Since January 2017, the CatchIT schools programme has been delivered to 8 schools. A total of 1450 traps have been distributed to families active in the pest control programme through their school.  60% of families involved in the CatchIT Schools programme continue to use a DOC 200 and a timms trap on their properties and record catches.

“We know that we have ‘lit the fire’ with this project. Nearly 1,000 children have been through the programme and are now successful trappers in their own backyards.  They have proved they care enough to keep going, to protect what they have learned to value.” Says Liz.

Free Community Pest Control Workshops in 2018

The Forest Bridge Trust are running another series of FREE pest control workshops.Professional trappers (Joe Cribbens, Cam Rathe, Daniel Cornege pictured above) will be on hand to give advice about dealing with pests using traps or bait.

They have a wealth of experience when it comes to pests. Joe is our main workshop presenter. Cam and Daniel also work on behalf of the Trust, with landowners in northern Rodney, to give advice on pest control.

There will also be limited free traps for those attending the workshops.

2018 Workshop Dates are:

  • 6 May – Tomarata – Forest Hall Reserve, School Road
  • 20 May – Kaipara Flats – Ranfurly Hall, 903 Kaipara Flats Road
  • 27 May – Puhoi – Ahuroa Hall, 1345 Ahuroa Road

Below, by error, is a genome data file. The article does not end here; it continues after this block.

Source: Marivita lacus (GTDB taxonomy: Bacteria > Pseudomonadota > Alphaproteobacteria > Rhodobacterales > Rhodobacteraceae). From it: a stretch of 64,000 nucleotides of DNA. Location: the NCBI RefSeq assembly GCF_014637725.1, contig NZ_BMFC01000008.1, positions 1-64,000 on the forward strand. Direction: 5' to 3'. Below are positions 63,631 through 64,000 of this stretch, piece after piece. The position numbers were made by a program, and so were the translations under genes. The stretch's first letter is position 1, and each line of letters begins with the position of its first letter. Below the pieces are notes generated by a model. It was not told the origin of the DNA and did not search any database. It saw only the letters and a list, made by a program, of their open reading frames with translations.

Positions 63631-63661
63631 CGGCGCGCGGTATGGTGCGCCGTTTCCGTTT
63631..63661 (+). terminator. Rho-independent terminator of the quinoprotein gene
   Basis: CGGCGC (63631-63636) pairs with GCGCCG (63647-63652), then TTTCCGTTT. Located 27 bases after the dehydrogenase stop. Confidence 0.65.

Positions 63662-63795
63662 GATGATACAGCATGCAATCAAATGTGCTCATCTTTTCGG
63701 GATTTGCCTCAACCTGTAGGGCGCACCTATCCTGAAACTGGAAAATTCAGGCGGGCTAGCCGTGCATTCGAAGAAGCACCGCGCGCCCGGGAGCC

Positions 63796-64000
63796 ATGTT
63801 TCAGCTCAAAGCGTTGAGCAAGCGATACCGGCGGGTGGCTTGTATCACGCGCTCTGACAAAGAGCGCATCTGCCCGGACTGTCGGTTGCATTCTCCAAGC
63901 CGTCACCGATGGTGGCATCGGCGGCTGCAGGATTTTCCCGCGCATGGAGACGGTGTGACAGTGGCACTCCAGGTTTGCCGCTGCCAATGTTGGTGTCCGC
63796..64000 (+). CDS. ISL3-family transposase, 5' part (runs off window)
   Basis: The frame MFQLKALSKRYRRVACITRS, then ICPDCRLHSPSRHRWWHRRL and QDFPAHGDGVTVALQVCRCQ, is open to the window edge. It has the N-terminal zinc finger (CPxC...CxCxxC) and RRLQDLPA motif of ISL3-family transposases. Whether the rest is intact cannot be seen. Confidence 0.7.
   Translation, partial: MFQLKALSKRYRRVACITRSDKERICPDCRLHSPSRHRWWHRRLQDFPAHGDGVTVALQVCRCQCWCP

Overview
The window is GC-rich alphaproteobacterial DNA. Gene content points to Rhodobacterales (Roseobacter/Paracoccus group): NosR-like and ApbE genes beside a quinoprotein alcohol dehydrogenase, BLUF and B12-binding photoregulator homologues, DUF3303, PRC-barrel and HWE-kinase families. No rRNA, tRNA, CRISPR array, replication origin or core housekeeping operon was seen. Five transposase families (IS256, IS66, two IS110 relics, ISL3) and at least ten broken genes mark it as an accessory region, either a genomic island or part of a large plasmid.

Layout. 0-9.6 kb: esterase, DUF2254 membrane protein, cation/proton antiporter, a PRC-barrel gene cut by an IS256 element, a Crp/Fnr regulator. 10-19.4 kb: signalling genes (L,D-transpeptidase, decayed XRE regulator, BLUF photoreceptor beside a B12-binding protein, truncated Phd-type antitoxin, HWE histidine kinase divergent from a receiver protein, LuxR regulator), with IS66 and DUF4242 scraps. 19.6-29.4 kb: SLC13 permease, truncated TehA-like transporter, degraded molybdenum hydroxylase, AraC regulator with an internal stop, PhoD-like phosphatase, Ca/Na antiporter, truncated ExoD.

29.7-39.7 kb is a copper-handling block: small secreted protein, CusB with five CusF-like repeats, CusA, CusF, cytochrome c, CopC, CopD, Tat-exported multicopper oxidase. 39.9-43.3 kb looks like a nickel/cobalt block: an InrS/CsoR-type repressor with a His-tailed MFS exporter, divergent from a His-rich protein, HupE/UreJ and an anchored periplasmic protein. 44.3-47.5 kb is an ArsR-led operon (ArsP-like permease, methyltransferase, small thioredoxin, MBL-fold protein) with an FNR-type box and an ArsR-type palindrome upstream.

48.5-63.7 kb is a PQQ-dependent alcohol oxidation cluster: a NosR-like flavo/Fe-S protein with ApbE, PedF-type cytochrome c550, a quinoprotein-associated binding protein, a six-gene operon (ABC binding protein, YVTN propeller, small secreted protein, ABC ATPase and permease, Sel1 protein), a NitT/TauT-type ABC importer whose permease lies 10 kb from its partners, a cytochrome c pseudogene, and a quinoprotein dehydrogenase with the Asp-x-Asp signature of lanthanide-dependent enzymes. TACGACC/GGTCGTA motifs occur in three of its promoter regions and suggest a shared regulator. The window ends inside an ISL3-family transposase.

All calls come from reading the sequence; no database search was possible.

• 17 Jun – South Head – Waioneke School, 1979 South Head Road
  • 8 Jul – Tapora
  • 29 Jul – Whangaripo
  • 16 Sept – Snells Beach/Martins Bay
  • 30 Sept – Wainui

For more information about a workshop see the latest flyer or click here to register for a workshop.

Update on Fencing Projects – 2017

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2017 has been a busy year as the Trust works alongside local landowners to fence wetlands, streams and bush.  Below is brief update on some of the projects we have been working on:

Steve Dill
We are currently fencing off a large wetland and stream that runs to the Hoteo River. To date we have completed 2450 metres of electric fencing around the wetland.  There is still a small section to complete but this will not happen until the summer months, due to the very wet conditions. This small section has been fenced with temporary hot wires to keep all stock out.

3000 trees were donated to this project by Reconnecting Northland and were planted at a friends and family community planting day on Sunday 18 June 2017.

Cheryl Dill
This involves fencing a 5.3ha remnant native bush block that runs alongside the Hoteo River for approximately 900 meters.  Fencing was completed earlier in the year and  was done using 4 wire electric fencing.

Tony Rogers
We plan to complete this area of riparian fencing and native bush protection by the end of this year